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Childs Nerv Syst. 1991 Oct;7(6):299-304.

Do children with severe head injury benefit from intensive care?

Author information

1
Department of Neurological Surgery, Royal Manchester Children's Hospital, Pendlebury, UK.

Abstract

Intensive management of severe closed head injury is pursued in most neurosurgical units, as it no doubt reduces mortality. However, the fate of those salvaged from death is less clearly defined. The impact of aggressive management on the psychological recovery is even less clear. This retrospective study of children admitted to a regional paediatric neurosurgical service attempts to address these issues. Eighty-four children between the ages of 3 to 16 years with severe head injuries were studied and categorized according to conservative or intensive treatment groups. The availability of intensive management led to a greater number of such children referred. The mortality in those children sustaining more severe injury, i.e. Glasgow Coma Score (GCS) 3 or 4, was halved (44%) with intensive management from 80% in the conservative group. For those with less severe injury (GCS 5-8), it was unchanged at about 23%. The reduced mortality is at the expense of increased morbidity. Psychological testing showed that the cognitive recovery was comparable.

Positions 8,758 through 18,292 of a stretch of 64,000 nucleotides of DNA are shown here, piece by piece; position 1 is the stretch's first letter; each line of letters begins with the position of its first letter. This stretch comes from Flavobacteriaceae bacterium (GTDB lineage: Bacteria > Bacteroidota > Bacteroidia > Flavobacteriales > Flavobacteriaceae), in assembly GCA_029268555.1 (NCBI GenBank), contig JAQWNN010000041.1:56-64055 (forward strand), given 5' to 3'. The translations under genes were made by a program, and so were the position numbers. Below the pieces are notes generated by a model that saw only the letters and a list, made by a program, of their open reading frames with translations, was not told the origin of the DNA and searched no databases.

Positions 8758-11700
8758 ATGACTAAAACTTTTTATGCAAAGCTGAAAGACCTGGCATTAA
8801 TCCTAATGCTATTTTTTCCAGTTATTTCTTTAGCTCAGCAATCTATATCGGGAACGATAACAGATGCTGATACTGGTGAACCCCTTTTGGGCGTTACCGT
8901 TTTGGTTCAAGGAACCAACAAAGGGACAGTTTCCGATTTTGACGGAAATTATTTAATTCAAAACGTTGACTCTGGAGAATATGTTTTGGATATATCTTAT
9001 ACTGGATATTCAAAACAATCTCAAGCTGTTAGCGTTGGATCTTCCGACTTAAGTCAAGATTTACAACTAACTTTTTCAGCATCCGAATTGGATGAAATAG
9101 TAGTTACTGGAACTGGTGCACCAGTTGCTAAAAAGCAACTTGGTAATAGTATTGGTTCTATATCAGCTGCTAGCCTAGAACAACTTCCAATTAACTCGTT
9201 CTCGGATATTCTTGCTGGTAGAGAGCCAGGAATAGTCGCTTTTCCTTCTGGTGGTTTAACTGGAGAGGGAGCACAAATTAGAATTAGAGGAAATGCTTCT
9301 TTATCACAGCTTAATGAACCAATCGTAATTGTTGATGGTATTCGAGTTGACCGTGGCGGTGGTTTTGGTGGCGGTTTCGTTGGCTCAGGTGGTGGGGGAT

PMID:
1764703
[Indexed for MEDLINE]

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